During the majority of civil trials, a plaintiff has the burden to prove the case by a preponderance of the evidence. This means that the jury will need to be convinced, based on all of the evidence, that there is a greater than 50% chance that defendant caused the harm alleged in the lawsuit. If the plaintiff fails to meet this burden, the defendant will win and not be held liable.

At trial, the defendant can request that the judge enter a directed verdict if the defendant believes that plaintiff did not prove their case by a preponderance of the evidence. A party can ask for a directed verdict against plaintiff if they believe that the evidence shows that no reasonable jury could conclude that defendant was liable. However, a lot of the time judges will deny this request and let the jury make that determination.

A small percentage of civil cases will have the “clear and convincing evidence” standard. This is a higher standard, where the plaintiff will have to convince the jury that there is a substantial likelihood that the defendant committed the wrongdoing. However, both civil burdens are still much lower standards than criminal cases are held to, where a case will generally have to be proved beyond a reasonable doubt.

What Does Burden Shifting Mean?

If the plaintiff presents enough evidence that could reasonably convince a jury by the preponderance of the evidence that the defendant committed the wrongful act, the burden will shift to the defendant.

What this means is that the defendant has to present evidence that persuades the jury that the defendant did not commit the act, more than plaintiff’s evidence.

The jury can then weigh the evidence and determine if the preponderance of the evidence standard has been met. Evidence can be offered in several forms at trial. This can include:

  • Live testimony (from the parties, expert witnesses or other witnesses that support or rebut the case);
  • Testimony that is recorded prior to trial;
  • Medical records;
  • Photographs; and
  • Videos.

In theory, the burden can continue to shift until one party is unable to meet the burden. They can attempt to meet the burden, but it will be up to either the judge or jury to determine if that burden was sufficiently met. In the end, if they did not meet the burden then the fault will lie with them.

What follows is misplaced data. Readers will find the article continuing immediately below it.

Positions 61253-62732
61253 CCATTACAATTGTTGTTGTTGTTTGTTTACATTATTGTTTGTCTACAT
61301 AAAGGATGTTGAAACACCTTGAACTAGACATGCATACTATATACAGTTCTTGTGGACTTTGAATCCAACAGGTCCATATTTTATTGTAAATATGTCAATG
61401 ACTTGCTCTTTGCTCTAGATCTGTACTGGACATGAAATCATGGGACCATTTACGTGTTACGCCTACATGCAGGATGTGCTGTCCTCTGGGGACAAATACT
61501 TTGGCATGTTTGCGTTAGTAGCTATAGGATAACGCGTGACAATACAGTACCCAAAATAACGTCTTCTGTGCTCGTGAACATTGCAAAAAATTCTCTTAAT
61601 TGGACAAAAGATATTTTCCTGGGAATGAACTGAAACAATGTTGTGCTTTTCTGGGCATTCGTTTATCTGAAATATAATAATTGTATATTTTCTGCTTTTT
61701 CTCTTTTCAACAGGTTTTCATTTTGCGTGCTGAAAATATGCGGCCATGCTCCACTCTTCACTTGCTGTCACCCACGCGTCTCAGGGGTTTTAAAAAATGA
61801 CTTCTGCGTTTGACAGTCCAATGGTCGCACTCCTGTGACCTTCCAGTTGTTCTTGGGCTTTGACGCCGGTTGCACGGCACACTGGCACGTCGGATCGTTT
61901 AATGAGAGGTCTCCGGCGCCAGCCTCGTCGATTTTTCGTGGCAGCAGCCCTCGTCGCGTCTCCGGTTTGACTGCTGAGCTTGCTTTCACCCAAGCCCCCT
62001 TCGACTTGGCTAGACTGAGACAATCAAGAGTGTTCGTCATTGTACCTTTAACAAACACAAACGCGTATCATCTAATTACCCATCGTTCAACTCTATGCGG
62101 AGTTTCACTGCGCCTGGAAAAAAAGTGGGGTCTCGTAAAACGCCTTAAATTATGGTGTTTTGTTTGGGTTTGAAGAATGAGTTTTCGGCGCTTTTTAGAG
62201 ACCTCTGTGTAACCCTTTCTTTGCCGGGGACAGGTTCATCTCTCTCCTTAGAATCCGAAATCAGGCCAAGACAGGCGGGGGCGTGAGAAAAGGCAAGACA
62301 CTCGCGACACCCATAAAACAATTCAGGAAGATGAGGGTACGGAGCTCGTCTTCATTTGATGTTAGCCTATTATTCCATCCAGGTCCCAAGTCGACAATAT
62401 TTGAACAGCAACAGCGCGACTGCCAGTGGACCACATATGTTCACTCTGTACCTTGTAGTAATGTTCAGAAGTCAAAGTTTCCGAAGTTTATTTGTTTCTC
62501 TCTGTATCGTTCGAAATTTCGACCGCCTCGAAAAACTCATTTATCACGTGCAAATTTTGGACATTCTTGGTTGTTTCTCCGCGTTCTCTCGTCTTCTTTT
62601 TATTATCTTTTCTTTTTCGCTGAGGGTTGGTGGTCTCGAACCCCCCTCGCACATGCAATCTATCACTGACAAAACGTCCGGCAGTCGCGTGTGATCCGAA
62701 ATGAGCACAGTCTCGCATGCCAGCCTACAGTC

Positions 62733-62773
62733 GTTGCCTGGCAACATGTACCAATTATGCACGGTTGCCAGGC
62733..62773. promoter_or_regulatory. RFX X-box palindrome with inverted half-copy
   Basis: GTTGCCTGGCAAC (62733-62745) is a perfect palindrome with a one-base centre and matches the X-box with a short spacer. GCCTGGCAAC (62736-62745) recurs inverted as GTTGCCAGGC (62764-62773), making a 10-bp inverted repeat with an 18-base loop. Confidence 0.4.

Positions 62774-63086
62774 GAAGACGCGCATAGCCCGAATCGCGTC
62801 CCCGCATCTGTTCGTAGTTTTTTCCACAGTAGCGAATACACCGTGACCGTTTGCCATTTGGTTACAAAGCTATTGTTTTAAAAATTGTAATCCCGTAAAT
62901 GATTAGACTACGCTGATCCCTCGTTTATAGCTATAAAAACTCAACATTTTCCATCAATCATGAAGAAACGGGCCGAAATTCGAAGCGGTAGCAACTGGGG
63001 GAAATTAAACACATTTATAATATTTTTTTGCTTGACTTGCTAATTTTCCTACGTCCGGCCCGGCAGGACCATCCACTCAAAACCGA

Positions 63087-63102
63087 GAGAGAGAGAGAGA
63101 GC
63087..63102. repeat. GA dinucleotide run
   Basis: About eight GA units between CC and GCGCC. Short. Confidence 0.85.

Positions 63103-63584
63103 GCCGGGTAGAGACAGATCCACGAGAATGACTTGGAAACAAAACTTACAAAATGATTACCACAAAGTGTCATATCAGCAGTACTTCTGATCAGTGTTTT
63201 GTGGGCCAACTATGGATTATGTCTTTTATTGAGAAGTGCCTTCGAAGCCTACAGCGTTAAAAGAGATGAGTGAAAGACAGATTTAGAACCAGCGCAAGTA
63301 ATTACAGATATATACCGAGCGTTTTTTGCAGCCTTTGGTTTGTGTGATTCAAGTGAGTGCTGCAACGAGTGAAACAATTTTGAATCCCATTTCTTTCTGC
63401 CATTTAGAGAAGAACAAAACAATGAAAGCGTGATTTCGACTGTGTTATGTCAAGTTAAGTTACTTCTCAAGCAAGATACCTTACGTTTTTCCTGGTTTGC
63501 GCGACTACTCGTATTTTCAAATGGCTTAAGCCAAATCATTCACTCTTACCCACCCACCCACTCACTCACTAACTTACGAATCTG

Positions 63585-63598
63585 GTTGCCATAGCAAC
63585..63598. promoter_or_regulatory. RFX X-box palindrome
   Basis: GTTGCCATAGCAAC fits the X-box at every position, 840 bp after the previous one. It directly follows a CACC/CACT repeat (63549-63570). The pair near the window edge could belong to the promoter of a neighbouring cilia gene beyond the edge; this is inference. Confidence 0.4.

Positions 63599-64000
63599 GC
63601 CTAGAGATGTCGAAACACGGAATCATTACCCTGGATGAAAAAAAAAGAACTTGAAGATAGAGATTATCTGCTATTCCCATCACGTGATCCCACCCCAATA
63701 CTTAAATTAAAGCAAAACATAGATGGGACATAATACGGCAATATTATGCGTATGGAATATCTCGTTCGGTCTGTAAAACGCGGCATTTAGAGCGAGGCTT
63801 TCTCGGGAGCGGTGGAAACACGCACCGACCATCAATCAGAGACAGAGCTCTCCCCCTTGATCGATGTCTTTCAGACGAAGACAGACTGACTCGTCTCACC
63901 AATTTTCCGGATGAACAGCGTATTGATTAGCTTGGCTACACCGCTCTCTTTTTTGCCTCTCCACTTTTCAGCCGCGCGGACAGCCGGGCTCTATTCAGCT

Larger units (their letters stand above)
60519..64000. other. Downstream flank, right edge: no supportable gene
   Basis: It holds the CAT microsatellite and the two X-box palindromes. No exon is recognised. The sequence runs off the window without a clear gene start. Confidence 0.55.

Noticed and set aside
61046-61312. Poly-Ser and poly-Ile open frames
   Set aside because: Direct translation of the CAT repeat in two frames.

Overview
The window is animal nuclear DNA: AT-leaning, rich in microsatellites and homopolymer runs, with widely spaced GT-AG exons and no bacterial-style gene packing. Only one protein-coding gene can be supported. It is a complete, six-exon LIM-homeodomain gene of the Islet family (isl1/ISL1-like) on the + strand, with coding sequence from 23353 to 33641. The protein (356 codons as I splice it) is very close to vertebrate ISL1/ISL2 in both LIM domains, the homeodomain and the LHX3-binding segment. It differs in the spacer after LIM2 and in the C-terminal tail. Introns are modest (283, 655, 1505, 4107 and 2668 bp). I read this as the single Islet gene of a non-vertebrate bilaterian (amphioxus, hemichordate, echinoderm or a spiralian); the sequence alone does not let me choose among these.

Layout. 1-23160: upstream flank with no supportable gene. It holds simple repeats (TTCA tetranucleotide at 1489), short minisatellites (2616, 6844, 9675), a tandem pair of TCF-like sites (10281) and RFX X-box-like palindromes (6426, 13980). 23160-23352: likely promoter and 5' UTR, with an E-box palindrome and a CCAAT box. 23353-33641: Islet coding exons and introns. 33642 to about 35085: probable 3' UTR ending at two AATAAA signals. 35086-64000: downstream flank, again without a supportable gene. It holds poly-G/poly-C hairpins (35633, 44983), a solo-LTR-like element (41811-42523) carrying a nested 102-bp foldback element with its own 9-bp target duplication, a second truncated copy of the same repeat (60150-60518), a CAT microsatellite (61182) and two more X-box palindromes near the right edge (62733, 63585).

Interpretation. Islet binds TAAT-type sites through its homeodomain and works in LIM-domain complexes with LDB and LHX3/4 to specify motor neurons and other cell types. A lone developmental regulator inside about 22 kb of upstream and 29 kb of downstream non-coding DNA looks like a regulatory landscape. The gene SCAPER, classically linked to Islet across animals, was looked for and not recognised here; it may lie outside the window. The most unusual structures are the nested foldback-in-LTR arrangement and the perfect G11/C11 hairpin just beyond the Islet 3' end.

Why Do We Have Different Standards of Proof?

Different standards of proof are applied depending on what is at stake in the case. In civil cases, it is often an issue of money or rights to a property (like a home or a car). But in criminal cases, the question is whether the government has the right to deprive an individual of their freedom and to punish them for violating the law.

There is much more at stake when a person may be potentially facing imprisonment compared to when they need to pay $10,000 for a damaged house. While $10,000 is a significant sum, it is not the same as removing the person from society.

Additionally, in some cases a defendant knows there will be a civil case. For example, if they assaulted another person and were found guilty, they might have paid a fine or had “time-served” (as in the time they spent in jail awaiting trial is applied to their sentence). But they also know that the victim will sue them for compensatory damages for the assault.

This would not be considered double jeopardy as it is not the government/state charging and trying the defendant of the same crime. Instead it is the victim now suing the defendant in civil court for damages not related to the fine the defendant paid to the government.

In these cases, a savvy defendant might plead “no contest” which means the victim cannot use the defendant’s guilty plea as a sign that they should win the civil claim. Typically, if the defendant pleads “guilty” then their guilty plea can be used against them in a civil claim that quickly clears the burden of “preponderance of the evidence”.

If the higher burden of proof was cleared, then the lower one is assumed to also have cleared. These different burdens might seem confusing and unnecessary, but they are an important part of the litigation process and ensures that the right amount of

Should I Hire an Attorney for my Civil Trial?

If you are involved in a civil case, whether it be as a plaintiff or a defendant, you should hire a local civil attorney. On the plaintiff side, an attorney can make sure that you present enough evidence at trial to convince a jury that there is a greater than 50% chance that defendant is liable. On the defense side, an attorney can help you come up with a strategy to rebut and disprove the plaintiff’s evidence.